Whether in the aerospace, transportation, tooling, foundry or casting industries, manufacturers of supplier parts or complete products are increasingly encountering stringent requirements. These requirements are targeted towards improving the quality of their products as well as reducing their total cost of quality (COQ), which is often attributed to a myriad of factors, including:
- Internal failures
- External failures
- Repetitive appraisals
- Changes to both quality control and quality assurance processes as prevention strategies
Today’s manufacturers, looking to distinguish themselves in their respective markets, are pushing the limits of product design as the freeform design approach to enhance aesthetics and boost functional performance becomes increasingly popular. However, freeform organic shapes present a series of new quality challenges.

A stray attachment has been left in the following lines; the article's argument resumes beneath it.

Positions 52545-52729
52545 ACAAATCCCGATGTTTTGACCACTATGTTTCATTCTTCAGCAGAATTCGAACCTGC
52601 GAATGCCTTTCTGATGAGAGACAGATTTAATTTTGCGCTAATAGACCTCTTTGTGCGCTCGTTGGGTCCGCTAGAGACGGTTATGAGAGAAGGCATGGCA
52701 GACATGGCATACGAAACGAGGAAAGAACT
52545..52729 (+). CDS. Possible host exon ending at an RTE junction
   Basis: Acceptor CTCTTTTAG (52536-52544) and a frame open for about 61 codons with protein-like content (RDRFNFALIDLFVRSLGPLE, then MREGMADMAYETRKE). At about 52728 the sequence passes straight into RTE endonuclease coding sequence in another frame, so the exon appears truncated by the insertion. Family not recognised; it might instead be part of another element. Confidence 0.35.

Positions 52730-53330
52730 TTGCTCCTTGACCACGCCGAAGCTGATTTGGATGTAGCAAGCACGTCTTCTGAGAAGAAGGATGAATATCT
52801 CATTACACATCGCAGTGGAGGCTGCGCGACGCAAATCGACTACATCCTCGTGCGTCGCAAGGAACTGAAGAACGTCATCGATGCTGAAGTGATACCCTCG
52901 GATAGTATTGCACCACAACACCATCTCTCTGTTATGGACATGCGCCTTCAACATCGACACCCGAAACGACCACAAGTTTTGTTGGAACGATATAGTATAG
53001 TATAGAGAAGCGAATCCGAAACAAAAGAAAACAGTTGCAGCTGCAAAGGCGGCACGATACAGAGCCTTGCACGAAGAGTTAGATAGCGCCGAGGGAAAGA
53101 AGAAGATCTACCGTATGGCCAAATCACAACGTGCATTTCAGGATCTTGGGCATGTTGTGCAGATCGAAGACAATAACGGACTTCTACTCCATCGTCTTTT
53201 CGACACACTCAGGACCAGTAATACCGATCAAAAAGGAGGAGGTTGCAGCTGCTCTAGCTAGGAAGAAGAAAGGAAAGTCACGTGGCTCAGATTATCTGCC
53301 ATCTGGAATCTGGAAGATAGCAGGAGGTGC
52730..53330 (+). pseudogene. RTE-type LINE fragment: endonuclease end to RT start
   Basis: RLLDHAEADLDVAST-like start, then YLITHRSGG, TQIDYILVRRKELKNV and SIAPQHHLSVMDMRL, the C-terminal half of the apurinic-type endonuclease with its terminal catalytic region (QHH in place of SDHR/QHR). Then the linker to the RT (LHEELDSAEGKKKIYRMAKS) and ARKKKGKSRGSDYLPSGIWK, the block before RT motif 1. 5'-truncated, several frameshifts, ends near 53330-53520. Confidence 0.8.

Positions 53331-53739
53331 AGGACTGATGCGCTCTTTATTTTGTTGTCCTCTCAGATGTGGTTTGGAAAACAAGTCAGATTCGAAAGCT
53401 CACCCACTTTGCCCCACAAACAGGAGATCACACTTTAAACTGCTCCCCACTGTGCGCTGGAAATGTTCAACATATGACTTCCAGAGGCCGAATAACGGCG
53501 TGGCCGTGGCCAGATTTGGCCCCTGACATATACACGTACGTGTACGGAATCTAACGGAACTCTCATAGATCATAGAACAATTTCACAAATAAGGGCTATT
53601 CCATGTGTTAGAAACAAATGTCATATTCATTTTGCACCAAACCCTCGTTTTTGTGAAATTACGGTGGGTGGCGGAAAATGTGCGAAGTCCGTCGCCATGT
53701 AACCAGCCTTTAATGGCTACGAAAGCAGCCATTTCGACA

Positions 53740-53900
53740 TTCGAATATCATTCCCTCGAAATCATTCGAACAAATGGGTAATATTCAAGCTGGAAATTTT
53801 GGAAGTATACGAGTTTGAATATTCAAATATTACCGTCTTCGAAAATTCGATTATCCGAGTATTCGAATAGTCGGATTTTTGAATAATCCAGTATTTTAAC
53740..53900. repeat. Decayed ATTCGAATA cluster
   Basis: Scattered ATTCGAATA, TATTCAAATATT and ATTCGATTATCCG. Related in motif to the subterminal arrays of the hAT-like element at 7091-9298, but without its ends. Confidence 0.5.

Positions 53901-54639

Furthermore, product requirements and process improvements to secondary manufacturing operations, such as machining, mean that dimensional tolerances are becoming tighter and tighter; data accuracy, when it comes to inspecting parts for form, fit and function, is more critical than ever before.
On the other hand, production teams are forced to cut costs in any way possible in order to keep price points, COQ, and OPEX costs in check. Quality issues can wreak havoc on a manufacturer’s bottom line due to product recalls, loss in material resources, decreased productivity, and more.
For example, according to the American Society for Quality (ASQ), true quality-related costs can be as high as 40% of total operations. Either companies absorb the costs—or pass the costs down to clients and consumers.